Undeniably, the future of therapeutics is moving away from panacea miracle drugs and gravitating towards personalized treatments using gene therapy. Furthermore, the discovery of iPSCs verified the idea that individuals could have their own stem cell line available for therapeutic purposes—therapies that are made possible by editing the genome of iPSCs.
Transcription activator-like effector (TALEN) and clustered regulatory interspaced short palindromic repeat (CRISPR)/Cas9 have ascended to fame with the speed of a reality television star due to their genome editing prowess. These endonucleases work by producing double stranded breaks at specific DNA sequences, which initiate the natural repair mechanisms of the cell. Donor template DNA template is incorporated by taking advantage of these repair mechanisms.
The success of these editing techniques in human iPSCs is dependent upon their accuracy and precision. Previous studies sounded the alarms for off target effects when using Cas9 systems (Fu et al., 2013; Hsu et al., 2013), while others reported minimal off target effects, but looked only at highly mutable regions.
That’s why we were excited to see Cory Smith and colleagues shed some much needed light on the situation. The team recently used whole genome sequencing to determine the frequency of off target mutational effects when using CRISPR/Cas9 and TALEN to edit human iPSC cell lines.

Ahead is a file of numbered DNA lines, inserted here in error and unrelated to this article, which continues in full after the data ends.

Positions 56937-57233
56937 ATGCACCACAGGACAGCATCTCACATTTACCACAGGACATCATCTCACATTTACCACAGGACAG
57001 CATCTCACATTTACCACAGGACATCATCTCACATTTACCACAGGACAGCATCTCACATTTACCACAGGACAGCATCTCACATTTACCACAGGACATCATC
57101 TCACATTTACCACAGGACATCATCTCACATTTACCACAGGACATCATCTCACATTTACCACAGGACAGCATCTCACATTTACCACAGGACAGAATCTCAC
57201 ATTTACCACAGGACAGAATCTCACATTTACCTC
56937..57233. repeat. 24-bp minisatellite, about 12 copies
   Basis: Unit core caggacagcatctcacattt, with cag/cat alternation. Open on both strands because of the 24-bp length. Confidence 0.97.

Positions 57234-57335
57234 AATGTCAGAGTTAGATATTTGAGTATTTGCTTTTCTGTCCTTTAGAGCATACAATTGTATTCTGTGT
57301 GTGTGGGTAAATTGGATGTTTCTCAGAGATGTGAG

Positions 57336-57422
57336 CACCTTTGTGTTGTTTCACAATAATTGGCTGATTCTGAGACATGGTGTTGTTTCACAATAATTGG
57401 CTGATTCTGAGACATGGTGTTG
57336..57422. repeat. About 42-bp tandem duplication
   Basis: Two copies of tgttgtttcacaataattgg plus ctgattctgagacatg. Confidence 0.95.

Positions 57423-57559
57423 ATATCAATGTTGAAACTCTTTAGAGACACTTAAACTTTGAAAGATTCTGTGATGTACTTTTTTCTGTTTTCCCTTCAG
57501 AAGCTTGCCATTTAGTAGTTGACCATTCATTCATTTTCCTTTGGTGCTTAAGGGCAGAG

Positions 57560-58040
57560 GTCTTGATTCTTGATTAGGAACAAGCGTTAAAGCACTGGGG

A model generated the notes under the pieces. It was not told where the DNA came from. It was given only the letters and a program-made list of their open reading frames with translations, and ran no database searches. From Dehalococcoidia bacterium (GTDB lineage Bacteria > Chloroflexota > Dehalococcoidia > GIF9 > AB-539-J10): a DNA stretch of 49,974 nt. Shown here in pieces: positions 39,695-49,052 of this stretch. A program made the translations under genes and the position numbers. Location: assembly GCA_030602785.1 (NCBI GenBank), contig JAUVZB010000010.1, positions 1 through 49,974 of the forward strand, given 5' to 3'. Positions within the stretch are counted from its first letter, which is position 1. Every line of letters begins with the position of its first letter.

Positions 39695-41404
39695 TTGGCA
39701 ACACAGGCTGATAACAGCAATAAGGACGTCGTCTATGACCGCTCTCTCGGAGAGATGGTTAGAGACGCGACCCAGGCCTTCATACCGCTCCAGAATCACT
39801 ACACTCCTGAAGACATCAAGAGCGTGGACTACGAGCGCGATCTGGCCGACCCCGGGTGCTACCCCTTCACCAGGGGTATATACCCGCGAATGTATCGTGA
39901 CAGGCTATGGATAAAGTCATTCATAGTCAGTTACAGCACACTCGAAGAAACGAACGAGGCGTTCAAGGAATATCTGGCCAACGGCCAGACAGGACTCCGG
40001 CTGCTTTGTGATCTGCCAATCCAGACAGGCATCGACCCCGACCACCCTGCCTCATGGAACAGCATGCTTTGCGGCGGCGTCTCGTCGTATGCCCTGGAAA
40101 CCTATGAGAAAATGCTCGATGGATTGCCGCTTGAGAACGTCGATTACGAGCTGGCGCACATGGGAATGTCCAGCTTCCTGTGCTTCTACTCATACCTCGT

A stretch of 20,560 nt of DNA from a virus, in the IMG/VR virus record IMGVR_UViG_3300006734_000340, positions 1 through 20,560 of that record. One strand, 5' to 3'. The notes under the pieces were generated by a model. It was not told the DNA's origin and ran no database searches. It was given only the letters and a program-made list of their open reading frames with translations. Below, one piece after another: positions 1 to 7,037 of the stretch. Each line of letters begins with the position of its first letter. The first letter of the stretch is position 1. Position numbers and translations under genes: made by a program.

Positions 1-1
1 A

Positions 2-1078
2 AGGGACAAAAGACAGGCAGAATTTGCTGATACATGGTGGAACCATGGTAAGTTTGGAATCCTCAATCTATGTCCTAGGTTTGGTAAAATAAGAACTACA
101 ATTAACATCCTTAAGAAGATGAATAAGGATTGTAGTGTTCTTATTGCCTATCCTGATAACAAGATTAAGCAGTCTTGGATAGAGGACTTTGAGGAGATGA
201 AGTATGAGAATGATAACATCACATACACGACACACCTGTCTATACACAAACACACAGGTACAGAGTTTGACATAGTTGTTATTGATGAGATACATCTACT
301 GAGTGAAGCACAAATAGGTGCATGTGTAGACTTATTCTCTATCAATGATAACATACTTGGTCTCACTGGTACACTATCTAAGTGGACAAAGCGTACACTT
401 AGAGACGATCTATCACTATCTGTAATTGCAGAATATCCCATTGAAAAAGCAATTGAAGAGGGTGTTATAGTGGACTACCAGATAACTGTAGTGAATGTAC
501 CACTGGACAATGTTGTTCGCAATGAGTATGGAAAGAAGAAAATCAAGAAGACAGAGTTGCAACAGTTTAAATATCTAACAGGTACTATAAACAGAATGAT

Here’s what they found:
- By aligning whole genome sequence data to a reference genome, naturally occurring SNVs and indels can be detected.
- Sequence variation between clones and parental lines can be analyzed to distinguish between mutations arising during gene editing, and natural sequence variants.
- After accounting for the naturally occurring single nucleotide variants (SNVs) and indels, Cas9 and TALEN both showed no off target effects.
The study demonstrated high specificity of these two techniques in editing human iPSCs providing more optimism for using genome editing as a potential therapy.
Still don’t believe the hype? Check out the paper at Cell Stem Cell, July 2014 (Smith, C. et al).